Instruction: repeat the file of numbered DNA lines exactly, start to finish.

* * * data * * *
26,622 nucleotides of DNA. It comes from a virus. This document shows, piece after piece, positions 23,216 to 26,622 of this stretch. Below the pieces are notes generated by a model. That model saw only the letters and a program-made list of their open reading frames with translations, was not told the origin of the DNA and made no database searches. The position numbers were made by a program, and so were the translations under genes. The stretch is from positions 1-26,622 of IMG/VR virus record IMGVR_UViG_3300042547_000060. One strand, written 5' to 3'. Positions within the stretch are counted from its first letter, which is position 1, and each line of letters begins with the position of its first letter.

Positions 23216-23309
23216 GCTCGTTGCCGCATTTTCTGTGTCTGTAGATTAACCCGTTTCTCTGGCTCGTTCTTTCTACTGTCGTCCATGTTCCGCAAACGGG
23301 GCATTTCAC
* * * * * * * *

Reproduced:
26,622 nucleotides of DNA. It comes from a virus. This document shows, piece after piece, positions 23,216 to 26,622 of this stretch. Below the pieces are notes generated by a model. That model saw only the letters and a program-made list of their open reading frames with translations, was not told the origin of the DNA and made no database searches. The position numbers were made by a program, and so were the translations under genes. The stretch is from positions 1-26,622 of IMG/VR virus record IMGVR_UViG_3300042547_000060. One strand, written 5' to 3'. Positions within the stretch are counted from its first letter, which is position 1, and each line of letters begins with the position of its first letter.

Positions 23216-23309
23216 GCTCGTTGCCGCATTTTCTGTGTCTGTAGATTAACCCGTTTCTCTGGCTCGTTCTTTCTACTGTCGTCCATGTTCCGCAAACGGG
23301 GCATTTCAC